The former trading centers of Samarkand , Khiva and Bukhara are lined up along the old Silk Road. Wall paintings and stucco work from the 5th to 8th centuries are examples of Sogdian art from pre-Islamic times, while richly decorated mosques, mausoleums and madrasas from the 9th to 17th centuries present evidence of Islamic art. In the arts and crafts, jewelry making, embroidery, carpet and silk weaving developed into high bloom.
The Sogdian language was originally used in literature. The Uzbek national poet Nevai wrote the verse epic “Chamsa” in the Jagatai language in the 15th century, from which the Uzbek language developed (Uzbek language and literature). At the beginning of the 20th century, Russian culture became increasingly influential in Uzbekistan. H. Niyoziy wrote socially critical dramas, Ajbek wrote novels in the style of socialist realism. The satirical youth novel “Shum Bola” (German: Der Schelm, 2014) by Gafur Gulom (* 1903, † 1966) about the adventures of a fourteen-year-old boy achieved international fame.
According to ask4beauty.com, the development of the film began in 1925 with the opening of the first film studio in Tashkent. In 1946 the film “Nasreddin’s Adventure” by Nabi Ganjew (* 1904, † 1952) was released. The film »Bread from Tashkent« (1968) by Schuchrat Abbassow (* 1931, † 2018) about hunger in the Soviet Union in the early 1920s received international attention. Saodat Ismailowa (* 1981) presented the women’s film “Chilla – 40 Days of Silence” at the 2014 Berlinale.
The melodies of traditional Uzbek music follow the maqamen in structure. This old music flourished in Bukhara in the 18th century. Singers, instrumentalists and composers were usually men. A variant with women’s songs was created in the Fergana Basin and in Tashkent. The dominant musical instruments of traditional music are the long-necked lute and the drums. Musical performances play a major role on celebratory occasions such as weddings and circumcision of boys. The biggest festival in Uzbekistan is the New Year festival Nauroz, which is celebrated in spring. The Uzbek dance Lazgi comes from the Choresm region near the Aral Sea. Women and men in traditional clothing move their whole bodies vigorously, make hands, fingers and shoulders tremble and imitate everyday activities in the process.
In the last few decades, oriental pop music (ethno pop) has found many followers. The musician, poet and actor Sherali Dschurajew (* 1947) was a very popular artist in the 1980s and 1990s. From 2002 the censorship banned the publication of his works on radio and television. The singer Yulduz Usmanova (* 1963) sings her songs in several Central Asian languages as well as in Russian and Turkish. In 1996 and 2008 she was temporarily expelled from Uzbekistan because of the song lyrics that were critical of the regime. The folk band Yalla use traditional and modern musical instruments and regularly go on international tours.
In sport, soccer, boxing and wrestling are among the most popular sports. Winter sports play a major role in the mountains near Tashkent. The martial art Kurasch, which combines elements of wrestling and wrestling, is considered the Uzbek national sport. Equestrian sport also looks back on a long tradition. At the equestrian games Kupkari, two teams fight over a dead goat.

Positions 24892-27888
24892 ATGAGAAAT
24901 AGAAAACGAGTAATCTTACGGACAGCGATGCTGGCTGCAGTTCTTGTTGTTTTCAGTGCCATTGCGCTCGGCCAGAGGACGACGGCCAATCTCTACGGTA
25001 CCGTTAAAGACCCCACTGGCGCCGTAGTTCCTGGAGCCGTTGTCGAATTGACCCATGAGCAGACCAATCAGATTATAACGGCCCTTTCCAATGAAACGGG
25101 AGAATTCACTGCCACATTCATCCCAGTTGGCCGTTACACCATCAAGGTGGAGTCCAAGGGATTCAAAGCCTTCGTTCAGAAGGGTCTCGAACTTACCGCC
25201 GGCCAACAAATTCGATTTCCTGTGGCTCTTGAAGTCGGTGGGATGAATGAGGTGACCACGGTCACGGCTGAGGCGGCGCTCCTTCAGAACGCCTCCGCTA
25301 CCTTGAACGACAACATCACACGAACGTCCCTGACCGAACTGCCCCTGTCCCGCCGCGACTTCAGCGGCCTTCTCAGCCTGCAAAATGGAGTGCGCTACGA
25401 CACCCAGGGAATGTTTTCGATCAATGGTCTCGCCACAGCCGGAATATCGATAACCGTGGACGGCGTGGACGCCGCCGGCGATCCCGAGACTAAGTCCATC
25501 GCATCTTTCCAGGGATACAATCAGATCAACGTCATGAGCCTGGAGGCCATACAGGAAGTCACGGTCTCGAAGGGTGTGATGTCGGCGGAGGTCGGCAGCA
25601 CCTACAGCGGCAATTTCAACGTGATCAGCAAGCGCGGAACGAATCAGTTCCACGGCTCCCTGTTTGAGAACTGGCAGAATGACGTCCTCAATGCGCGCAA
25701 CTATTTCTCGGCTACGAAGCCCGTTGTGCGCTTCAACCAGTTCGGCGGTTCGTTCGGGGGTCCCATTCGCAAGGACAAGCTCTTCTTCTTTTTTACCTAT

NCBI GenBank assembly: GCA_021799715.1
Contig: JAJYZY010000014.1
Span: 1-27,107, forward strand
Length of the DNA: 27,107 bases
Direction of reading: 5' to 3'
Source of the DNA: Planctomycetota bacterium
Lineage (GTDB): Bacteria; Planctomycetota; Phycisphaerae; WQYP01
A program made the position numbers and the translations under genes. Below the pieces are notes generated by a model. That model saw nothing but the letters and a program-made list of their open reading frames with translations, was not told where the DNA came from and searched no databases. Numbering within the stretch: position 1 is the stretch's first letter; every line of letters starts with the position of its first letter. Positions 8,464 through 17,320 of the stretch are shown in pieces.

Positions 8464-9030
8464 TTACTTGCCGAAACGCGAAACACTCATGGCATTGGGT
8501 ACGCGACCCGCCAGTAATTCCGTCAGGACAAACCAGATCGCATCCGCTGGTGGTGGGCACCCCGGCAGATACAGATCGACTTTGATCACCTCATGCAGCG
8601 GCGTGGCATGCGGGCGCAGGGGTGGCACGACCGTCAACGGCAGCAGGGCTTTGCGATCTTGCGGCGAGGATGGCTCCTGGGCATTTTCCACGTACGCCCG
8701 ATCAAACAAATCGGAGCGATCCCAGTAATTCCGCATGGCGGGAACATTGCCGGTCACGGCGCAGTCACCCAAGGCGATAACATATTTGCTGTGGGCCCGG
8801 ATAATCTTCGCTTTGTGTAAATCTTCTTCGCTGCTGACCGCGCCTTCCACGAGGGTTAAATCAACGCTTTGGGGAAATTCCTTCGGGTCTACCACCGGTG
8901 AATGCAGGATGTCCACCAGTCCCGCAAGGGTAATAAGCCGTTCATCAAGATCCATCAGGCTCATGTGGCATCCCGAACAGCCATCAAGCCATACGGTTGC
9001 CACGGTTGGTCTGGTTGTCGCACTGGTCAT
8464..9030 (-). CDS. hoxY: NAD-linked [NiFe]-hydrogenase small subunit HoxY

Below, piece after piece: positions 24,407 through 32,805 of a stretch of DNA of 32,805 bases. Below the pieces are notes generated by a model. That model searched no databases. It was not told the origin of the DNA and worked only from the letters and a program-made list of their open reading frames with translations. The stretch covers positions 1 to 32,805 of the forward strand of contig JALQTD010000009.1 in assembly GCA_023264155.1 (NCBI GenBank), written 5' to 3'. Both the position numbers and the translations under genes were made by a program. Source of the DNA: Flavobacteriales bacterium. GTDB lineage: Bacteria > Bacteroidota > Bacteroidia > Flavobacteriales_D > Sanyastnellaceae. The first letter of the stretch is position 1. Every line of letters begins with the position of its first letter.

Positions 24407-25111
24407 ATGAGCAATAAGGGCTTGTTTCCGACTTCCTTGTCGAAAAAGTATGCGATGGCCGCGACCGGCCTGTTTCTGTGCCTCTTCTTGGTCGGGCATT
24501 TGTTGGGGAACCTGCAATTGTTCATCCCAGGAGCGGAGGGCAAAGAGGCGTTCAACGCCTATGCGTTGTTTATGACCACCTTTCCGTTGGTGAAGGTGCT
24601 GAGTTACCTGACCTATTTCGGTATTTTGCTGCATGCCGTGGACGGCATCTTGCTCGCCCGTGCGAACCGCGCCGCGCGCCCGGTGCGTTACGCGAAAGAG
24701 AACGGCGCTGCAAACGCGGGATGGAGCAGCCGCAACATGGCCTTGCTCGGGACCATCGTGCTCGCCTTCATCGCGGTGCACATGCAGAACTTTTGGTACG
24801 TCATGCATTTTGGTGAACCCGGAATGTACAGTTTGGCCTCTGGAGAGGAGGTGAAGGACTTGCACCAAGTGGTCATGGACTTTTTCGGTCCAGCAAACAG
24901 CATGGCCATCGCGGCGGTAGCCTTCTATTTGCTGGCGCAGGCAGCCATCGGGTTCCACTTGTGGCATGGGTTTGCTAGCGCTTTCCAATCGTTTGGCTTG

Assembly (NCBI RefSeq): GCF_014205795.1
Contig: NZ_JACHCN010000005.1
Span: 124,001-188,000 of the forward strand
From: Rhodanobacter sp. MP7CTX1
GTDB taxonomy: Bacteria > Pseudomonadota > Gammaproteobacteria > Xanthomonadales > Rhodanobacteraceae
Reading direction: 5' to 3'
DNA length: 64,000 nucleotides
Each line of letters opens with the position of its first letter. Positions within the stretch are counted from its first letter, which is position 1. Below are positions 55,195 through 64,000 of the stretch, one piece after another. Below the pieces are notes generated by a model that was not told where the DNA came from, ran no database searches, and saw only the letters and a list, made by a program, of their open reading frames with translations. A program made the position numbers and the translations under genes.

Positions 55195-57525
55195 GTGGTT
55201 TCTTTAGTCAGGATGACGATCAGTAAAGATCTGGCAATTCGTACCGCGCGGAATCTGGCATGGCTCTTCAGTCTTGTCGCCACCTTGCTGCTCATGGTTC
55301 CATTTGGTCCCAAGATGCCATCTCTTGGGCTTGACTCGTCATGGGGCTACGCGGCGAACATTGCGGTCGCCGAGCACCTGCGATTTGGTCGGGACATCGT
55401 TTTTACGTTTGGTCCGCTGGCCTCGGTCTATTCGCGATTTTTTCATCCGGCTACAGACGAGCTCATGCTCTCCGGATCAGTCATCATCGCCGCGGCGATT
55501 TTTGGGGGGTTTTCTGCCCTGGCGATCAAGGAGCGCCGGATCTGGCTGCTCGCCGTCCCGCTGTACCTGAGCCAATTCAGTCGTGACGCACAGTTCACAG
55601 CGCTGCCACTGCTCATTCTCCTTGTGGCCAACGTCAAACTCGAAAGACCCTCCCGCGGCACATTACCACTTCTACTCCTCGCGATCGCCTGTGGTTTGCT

World Heritage Sites in Uzbekistan
World Heritage Sites (K) and World Natural Heritage (N)
- Old town » Itschan-Kala « of Khiva (K; 1990)
- Old City of Bukhara (K; 1993)
- Old town of Shachrisabs (K; 2000)
- Samarkand (K; 2001)
- Western part of the Tian Shan (N; 2016)
Old town of Shachrisabs (World Heritage)
Shachrisabs, “green city”, is the birthplace of the Asian conqueror Timur. It experienced its heyday under his rule in the 15th century. The old town is a gem of medieval Islamic architecture.
Shakhrisab Old Town: Facts
|Official title:||Historic center of Shakhrisabs|
|Cultural monument:||“Green City”, birthplace of the legendary Mongol ruler Timur (1336-1405); Old town with numerous monuments, especially from the heyday under the rule of Timur in the 15th century.|
|Meaning:||Unique testimony to a centuries-old history|
Samarkand (World Heritage)
The 7th century BC Founded in the 4th century BC, the city was an important trading hub due to its location on the Silk Road, which developed into an economic and religious-cultural intersection of world cultures. Numerous architectural monuments date from the 14th century, such as the Bibi Chanym Mosque and the Registan Square with its adjoining buildings.
|Official title:||Samarkand as the “intersection of world cultures”|
|Cultural monument:||One of the oldest cities in the world; in the 7th century BC Founded; located on the “Great Silk Road”, the connection between the countries of Asia and the Mediterranean on trade routes; former religious and scientific center of the ancient oriental cultures and hub of world cultures; in the 14th century world fame as the capital of the vast Asiatic empire of the Mongolian Tamerlane; Buildings include the Bibi-Chanum Mosque (1399-1404; partly destroyed), once the largest and most beautiful mosque in the Orient and the main square of old Samarkand, the Gur-Emir mausoleum (completed in 1404/05, built as a burial place for the Timurids; including graves by Timur and Ulug Beg) as well as two other old mausoleums, at the central Registanplatz Ulug-Beg-Medrese (1417-1420), Schir-Dor-Medrese (1619-1636) and Tillja-Kari-Medrese (164660),|
|Meaning:||Unique masterpieces that set the style of Islamic architecture|